This is Sten’s first solo recording involving only piano, and the resulting music is very much in the serious classical vein with a strikingly individual approach.
According to Louis Goldstein, “…the opening gestures of Solid Musik are stunning, and more stunning yet is Sten Sandell’s ability to maintain the level of invention, interest, and intrigue throughout the entire collection of pieces. Part of the explanation must lie in the rare combination of talents in Sten’s possession. The listener is able to take in both the pianist for whom technical limitations are seemingly not an issue, and a composer whose vision is complex, various, and bold. To have both arms of the musical art, the invention and the execution, maintained at such a high level by the same mind and spirit, leaves the listener embraced and comforted.”
In Fanfare magazine, Art Lange says, “Contemporary improvising pianists work in and with many different styles; the forms they create are spontaneous, fluid, and independently generated. Differences between them can be wide-ranging and utterly distinctive—with every detail of pitch, duration, rhythm, tempo, phrasing, tone a product of the performer’s compositional awareness and musical perspective. Sten Sandell, from Sweden, is a versatile player who over past three decades has worked with most of the Continent’s best improvisers, but has a special reputation as a solo performer. Solid Musik is his first such release on an American label, and reveals a pianist with a sensitive touch, varied technique, and—most importantly—a thoughtful, balanced, imaginative, highly lyrical manner of improvisation…Sandell’s harmonic syntax is basically chromatic, with an implicit tonal gravity; his rhythms alternate between static and propulsive. He has a keen sense of line and shrewdly knows how to build tension and how to dissipate it. All of these things combine to make Solid Musik one of the most impressive piano recordings I have heard in a long time.”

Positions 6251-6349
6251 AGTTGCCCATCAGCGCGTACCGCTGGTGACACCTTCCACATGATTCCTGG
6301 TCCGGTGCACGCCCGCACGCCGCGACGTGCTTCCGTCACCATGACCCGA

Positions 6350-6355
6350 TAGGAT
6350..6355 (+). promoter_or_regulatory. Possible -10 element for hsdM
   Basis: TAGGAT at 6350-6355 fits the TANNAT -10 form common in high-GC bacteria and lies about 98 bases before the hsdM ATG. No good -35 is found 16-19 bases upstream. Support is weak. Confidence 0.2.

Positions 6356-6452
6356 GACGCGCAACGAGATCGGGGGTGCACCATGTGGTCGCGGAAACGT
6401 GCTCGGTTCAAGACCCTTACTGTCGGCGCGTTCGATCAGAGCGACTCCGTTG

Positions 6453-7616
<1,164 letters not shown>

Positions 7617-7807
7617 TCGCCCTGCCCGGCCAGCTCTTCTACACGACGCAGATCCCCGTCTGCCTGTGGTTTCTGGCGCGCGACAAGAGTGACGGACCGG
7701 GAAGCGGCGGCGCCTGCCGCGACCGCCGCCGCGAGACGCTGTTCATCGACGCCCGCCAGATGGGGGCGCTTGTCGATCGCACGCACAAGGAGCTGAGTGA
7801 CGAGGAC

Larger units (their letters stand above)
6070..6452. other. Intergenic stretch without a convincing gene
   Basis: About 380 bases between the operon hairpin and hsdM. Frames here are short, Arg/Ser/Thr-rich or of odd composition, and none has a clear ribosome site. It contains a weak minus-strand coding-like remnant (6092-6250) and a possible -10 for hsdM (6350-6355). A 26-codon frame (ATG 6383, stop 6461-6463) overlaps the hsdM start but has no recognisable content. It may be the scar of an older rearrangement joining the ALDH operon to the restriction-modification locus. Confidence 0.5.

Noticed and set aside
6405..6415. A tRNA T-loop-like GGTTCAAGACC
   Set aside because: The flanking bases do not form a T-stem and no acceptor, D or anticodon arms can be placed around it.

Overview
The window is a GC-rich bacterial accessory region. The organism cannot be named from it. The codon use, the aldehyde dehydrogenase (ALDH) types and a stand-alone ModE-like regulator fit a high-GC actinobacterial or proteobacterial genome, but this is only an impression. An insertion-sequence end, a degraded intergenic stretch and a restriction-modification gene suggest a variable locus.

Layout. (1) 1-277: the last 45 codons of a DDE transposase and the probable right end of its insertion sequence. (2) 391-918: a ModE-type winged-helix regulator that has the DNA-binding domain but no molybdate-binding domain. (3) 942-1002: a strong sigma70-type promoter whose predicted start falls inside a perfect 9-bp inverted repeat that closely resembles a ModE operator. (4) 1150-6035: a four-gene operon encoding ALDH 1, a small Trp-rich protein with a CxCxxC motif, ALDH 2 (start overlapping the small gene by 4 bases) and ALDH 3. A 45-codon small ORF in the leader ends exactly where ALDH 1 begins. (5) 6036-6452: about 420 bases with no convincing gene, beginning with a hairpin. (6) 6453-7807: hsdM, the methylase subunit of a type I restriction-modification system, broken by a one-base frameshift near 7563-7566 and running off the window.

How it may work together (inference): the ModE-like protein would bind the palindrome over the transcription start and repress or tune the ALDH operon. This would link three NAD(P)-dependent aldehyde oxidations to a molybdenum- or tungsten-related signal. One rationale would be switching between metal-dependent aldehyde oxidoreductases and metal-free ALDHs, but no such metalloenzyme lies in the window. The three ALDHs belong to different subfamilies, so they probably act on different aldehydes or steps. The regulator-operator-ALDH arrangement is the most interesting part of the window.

According to Bill Meyer in Signal to Noise magazine, “Each (piece) unfolds unpredictably confidently, guided by an aesthetic that owes as much to 20th century composition as to jazz. Sandell plays with impressive restraint, keeping the strong left hand action…so that the sparse but well-defined lines he traces with his right stand out in sharp relief. Don’t get the idea that this is some sort of weak-kneed, cloudy impressionism; like the title says, Sandell’s music is solid, grounded, quite comfortable with itself. And I haven’t heard a better piano record all year.”
This release features an 8-page booklet with liner notes from noted John Cage/Morton Feldman interpreter Louis Goldstein, and mysterious cover photography from Machu Picchu by Martin Chambi.